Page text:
Abstract: Chlorophyll‐a (Chla) concentration derived from the Sea viewing Wide field of View sensor (SeaWiFS) data (January 1998‐December 2010) shows phytoplankton blooms in the western south equatorial Indian Ocean (WSEIO) during the summer monsoon. The mechanism that sustains the blooms is investigated with the high‐resolution Ocean General Circulation Model for the Earth Simulator (OFES) products. The summer blooms in the WSEIO are separated from the coast; they occur in June, reach their maximum in August, and decay in October. With summer monsoon onset, cross‐equatorial wind induces open‐ocean upwelling in the WSEIO, uplifting the nutricline. The mixed layer heat budget analysis reveals that both thermal forcing and ocean processes are important for the seasonal variations of SST, especially wind‐driven entrainment plays a significant role in cooling the WSEIO. These processes cause nutrient enrichment in the surface layer and trigger the phytoplankton blooms. As the summer monsoon develops, the strong wind deepens the mixed layer; the entrainment thus increases the nutrient supply and enhances the bloom. Horizontal advection associated with the Southern Gyre might also be an important process that sustains the bloom. This large clockwise gyre could advect nutrient‐rich water along its route, allowing Chla to bloom in a larger area.
      PubDate: 2014-10-17T04:03:53.263275-05:
      DOI: 10.1002/2014JC010195
       
  • SMOS sea surface salinity signals of tropical instability waves
    • Authors: Xiaobin Yin; Jacqueline Boutin, Gilles Reverdin, Tong Lee, Sabine Arnault, Nicolas Martin
      Pages: n/a - n/a
      Abstract: Sea Surface Salinity (SSS) measurements from the Soil Moisture and Ocean Salinity (SMOS) mission provide an unprecedented opportunity to observe the salinity structure of Tropical Instability Waves (TIWs) from space, especially during the intense 2010 La Niña condition. In the eastern equatorial Pacific Ocean, SMOS SSS signals correlate well and have similar amplitude to 1‐m salinity from the Tropical Atmosphere Ocean (TAO) array at 6 locations with strong TIW signals. At these locations, the linear negative relationships between SMOS SSS and OSTIA SST signals vary from ‐0.20 °C‐1 to ‐0.25 °C‐1, which are comparable to the ones obtained from TAO. From June to December 2010, the largest TIW signals and meridional gradients of both SSS and SST appear around 2°N west of 100°W. They shift southward and cross the equator at 90°W. In addition to the large negative correlation band around 2°N, a band of negative correlations between SSS and SST signals also exists around 8°N west of 110°W for the 33‐day signals. The peak amplitude of the 33‐day SMOS SSS signals west of 135°W is reduced by more than 40% with respect to values east of 135°W, while the reduction for SST is much lower (less than 20%). The amplitudes and longitudinal extents of TIW signals and the dominant westward propagation speed of 17‐day TIWs (as detected by SMOS and Aquarius) at the equator decrease from 2010 to 2013 associated with the transition from a strong La Niña to non La Niña conditions.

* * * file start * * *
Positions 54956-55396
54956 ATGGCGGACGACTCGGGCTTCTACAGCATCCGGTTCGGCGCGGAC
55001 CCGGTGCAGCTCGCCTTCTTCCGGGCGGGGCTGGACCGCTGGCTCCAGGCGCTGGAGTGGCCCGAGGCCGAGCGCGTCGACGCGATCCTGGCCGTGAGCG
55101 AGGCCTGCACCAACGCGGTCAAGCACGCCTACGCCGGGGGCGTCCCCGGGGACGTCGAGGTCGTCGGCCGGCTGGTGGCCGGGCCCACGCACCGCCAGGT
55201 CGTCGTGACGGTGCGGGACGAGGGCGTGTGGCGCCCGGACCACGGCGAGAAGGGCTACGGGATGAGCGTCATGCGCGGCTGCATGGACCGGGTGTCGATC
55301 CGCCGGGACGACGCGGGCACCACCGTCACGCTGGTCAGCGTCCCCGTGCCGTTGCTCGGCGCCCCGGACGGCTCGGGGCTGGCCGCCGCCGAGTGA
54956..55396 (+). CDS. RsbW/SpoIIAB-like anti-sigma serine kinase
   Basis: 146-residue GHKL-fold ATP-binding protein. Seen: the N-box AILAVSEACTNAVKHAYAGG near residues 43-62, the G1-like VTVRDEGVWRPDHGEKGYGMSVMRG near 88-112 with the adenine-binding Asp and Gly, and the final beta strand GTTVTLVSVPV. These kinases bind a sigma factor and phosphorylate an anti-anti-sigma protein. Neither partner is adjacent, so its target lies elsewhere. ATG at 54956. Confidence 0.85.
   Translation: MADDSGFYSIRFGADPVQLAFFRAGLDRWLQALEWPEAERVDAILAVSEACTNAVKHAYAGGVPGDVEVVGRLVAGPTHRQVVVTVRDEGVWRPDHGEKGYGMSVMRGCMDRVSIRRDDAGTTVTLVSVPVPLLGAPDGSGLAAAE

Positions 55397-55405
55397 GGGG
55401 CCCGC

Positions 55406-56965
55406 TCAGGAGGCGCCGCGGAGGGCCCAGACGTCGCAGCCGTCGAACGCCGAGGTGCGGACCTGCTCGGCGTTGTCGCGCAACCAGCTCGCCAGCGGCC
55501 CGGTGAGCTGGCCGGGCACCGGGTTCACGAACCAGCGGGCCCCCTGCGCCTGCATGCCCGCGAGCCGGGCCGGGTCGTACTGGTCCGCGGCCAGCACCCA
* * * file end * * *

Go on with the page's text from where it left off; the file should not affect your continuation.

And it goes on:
PubDate: 2014-10-17T03:47:53.742659-05:
      DOI: 10.1002/2014JC009960
       
  • The salinity signature of the cross‐shelf exchanges in the
           southwestern Atlantic Ocean: Satellite observations
    • Authors: Raul A. Guerrero; Alberto R. Piola, Harold Fenco, Ricardo P. Matano, Vincent Combes, Yi Chao, Corinne James, Elbio D. Palma, Martin Saraceno, P. Ted Strub
      Pages: n/a - n/a
      Abstract: Satellite derived sea surface salinity (SSS) data from Aquarius and SMOS are used to study the shelf‐open ocean exchanges in the western South Atlantic near 35ºS. Away from the tropics these exchanges cause the largest SSS variability throughout the South Atlantic. The data reveal a well defined seasonal pattern of SSS during the analyzed period and of the location of the export of low salinity shelf waters. In spring and summer low salinity waters over the shelf expand offshore and are transferred to the open ocean primarily southeast of the river mouth (from 36 ºS to 37º30’S). In contrast, in fall and winter low salinity waters extend along a coastal plume and the export path to the open ocean distributes along the offshore edge of the plume. The strong seasonal SSS pattern is modulated by the seasonality of the along‐shelf component of the wind stress over the shelf. However, the combined analysis of SSS, satellite‐derived sea surface elevation and surface velocity data suggest that the precise location of the export of shelf waters depends on offshore circulation patterns, such as the location of the Brazil Malvinas Confluence and mesoscale eddies and meanders of the Brazil Current. The satellite data indicate that in summer, mixtures of low salinity shelf waters are swiftly driven towards the ocean interior along the axis of the Brazil/Malvinas Confluence. In winter, episodic wind reversals force the low salinity coastal plume offshore where they mix with tropical waters within the Brazil Current and create a warmer variety of low salinity waters in the open ocean.
      PubDate: 2014-10-17T03:45:52.932219-05:
      DOI: 10.1002/2014JC010113
       
  • Preliminary analysis of acceleration of sea level rise through the
           twentieth century using extended tide gauge data sets (August 2014)
    • Authors: Peter Hogarth
      Pages: n/a - n/a